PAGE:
2007 // France / USA // Gus Van Sant // March 25, 2008 // Theatrical Print
A - Director Gus Van Sant, now in his mid-fifties, is enraptured with the psychology of young people. There are few living American filmmakers as unflinching and unabashed in their artistic curiosity towards the teenaged or young adult mind. Van Sant's new film, Paranoid Park, is more than a reaffirmation of this impulse: it may be his most gently ambitious and conscientious work to date. The film hums with a jumbled, embryonic sensibility that is strangely effective, and often outright devastating. Van Sant's tangled approach inherently precludes the dramatic ferocity that might have made Paranoid Park a legacy knockout. That said, what the film offers is a valuable, pained glimpse into the adolescent heart of darkness, realized with visual and aural audacity.
Alex (Gabe Nevins) is a doe-eyed Portland, Oregon high school kid who drifts through the fringes of that city's skateboarding culture. His separated parents are nearing an inevitable divorce. His possessive girlfriend is pressuring him to take her virginity (and soon). School is a bore, and skating is the only thing that holds any interest for him.
Something has happened to Alex, Something Bad. This event compels him to scratch out his memories and reflections in a notebook, and it is these writings that he narrates in a halting voice-over. Paranoid Park is a snarled and meandering film, and by necessity. Alex is telling his own story, and as the kid freely admits, he didn't do so well in his creative writing class. We sense that he has difficulty organizing and articulating his thoughts even under normal circumstances. In relating the Bad Thing that happened one Saturday night near an illegal skate park, he can barely find his footing. He glosses over significant events, skips around in the chronology, backs up and begins again. His disjointed story is part confession, part therapy, part act of creative defiance.
If Paranoid Park were a straightforward mystery, this stuttering structure might feel cheaply affected and exasperating. Fortunately, Van Sant has created something far more penetrating and determined. This is pensive psychological drama in the fullest sense of the term. Crucially, the nature of the traumatic event in Alex's tale is revealed at the film's halfway point, and yet it is not a deflating moment. Van Sant crisply conveys that Paranoid Park is not about the event, but about Alex's understanding of and responses to it.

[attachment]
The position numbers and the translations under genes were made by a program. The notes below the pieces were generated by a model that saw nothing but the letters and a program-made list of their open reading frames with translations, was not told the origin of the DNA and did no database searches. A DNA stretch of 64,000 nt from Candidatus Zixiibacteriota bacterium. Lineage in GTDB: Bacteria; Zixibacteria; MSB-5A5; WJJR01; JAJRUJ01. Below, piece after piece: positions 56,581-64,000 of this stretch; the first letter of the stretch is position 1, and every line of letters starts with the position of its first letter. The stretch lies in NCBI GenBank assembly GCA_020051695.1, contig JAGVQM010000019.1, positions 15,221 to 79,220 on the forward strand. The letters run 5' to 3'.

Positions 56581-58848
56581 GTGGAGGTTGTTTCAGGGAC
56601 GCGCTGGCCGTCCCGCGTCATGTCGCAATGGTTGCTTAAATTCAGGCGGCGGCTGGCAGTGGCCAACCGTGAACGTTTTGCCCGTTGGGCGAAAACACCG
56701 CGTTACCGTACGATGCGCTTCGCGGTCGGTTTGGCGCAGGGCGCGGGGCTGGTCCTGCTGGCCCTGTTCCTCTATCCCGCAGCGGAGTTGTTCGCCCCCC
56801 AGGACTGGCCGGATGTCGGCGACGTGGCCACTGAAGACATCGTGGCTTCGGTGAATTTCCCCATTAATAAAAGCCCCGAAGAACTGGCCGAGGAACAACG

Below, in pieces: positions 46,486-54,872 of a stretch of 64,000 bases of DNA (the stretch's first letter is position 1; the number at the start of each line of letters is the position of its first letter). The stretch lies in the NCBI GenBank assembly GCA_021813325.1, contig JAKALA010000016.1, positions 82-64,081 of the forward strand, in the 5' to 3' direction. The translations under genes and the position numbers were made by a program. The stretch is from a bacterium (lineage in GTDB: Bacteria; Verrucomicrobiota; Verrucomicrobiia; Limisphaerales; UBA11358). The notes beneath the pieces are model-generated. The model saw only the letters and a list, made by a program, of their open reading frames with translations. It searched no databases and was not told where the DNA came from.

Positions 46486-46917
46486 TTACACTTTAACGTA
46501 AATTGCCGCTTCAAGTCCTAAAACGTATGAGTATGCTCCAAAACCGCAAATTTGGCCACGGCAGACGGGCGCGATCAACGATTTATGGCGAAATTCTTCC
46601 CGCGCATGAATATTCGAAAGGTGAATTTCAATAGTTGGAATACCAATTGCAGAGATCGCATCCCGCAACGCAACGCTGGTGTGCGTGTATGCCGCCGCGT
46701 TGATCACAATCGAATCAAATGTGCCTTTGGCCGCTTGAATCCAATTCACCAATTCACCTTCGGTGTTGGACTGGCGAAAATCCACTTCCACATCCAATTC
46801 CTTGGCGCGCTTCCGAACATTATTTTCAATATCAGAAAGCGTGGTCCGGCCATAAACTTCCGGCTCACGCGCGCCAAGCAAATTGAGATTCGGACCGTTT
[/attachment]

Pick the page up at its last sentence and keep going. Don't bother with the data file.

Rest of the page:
The film establishes its interest in the inner world quite literally. Van Sant maintains the focus on Alex in shot after shot. Few directors are confident enough to linger on their protagonist in silent close-up for sixty seconds or more, permitting the camera to search and wonder at what lies behind their eyes. Van Sant often deliberately underlights Alex, capturing him as he ambles or sulks within gray-yellow shadow, evoking a twilight melancholy and menace. The director also splices in skateboarding footage, much of it shot in raw 8mm, to suggest Alex's state of mind, whether wistful, sullen, or obsessive.
Characters wander into Alex's field of vision and ours. The adults in his world are frequently off camera, off-center, or out of focus, only snapping into clarity when he shifts his attention to them. Characters speak but he does not hear. One exception is a police detective (Daniel Liu), whose penetrating eyes and cunning questioning unnerve Alex. What does he know, and what does he suspect? Nothing, Alex's skater friends reassure him. Yet they know even less.
Most of the young actors in Paranoid are unpolished and naturalistic. Nevins' performance is slightly more studied, but it feels remarkably real in its awkwardness. When he intones, "There's different levels of stuff" in all seriousness, we're seduced by the convincing, twisted-up apprehension in such an adolescent faux-insight. There are acting misfires, however. Taylor Momsen as Alex's girlfriend Jennifer, and Lauren McKinney as his sort-of friend Macy don't find the same tone as the other performers. Momsen is far too calculated, as though she stepped out of a mainstream teen comedy. McKinney, meanwhile, taints her lines with a self-conscious quality that is distracting.
Paranoid Park lacks a climax or even a clear resolution. The film offers a cathartic release that is more whimper than bang. There's something a bit soggy and forced about the enterprise that prevents the film from congealing into a true landmark for youth film. I can only describe this problem as a half-hearted striving for accessibility. (The over-the-top intolerability of Jennifer comes to mind as an example of this disappointing tendency.) This inclination contrasts with Paranoid Park's otherwise stunning insistence on a daring, credible vision.
These are minor quibbles in tone, however. I left the theater musing that Paranoid was a lesser cousin compared to the searing, unblinking glare of Van Sant's Elephant. Now that I've had a day to ruminate on it, I believe this latest film is not only more obviously compassionate, but also a richer and more maturely motivated work. It's rare for a tale of teen angst to achieve the haunting qualities of Paranoid Park without a parting sucker punch. Here Van Sant wallops us in the middle and then lets Alex and us spend the next hour—indeed, the rest of our lives—getting our breath back.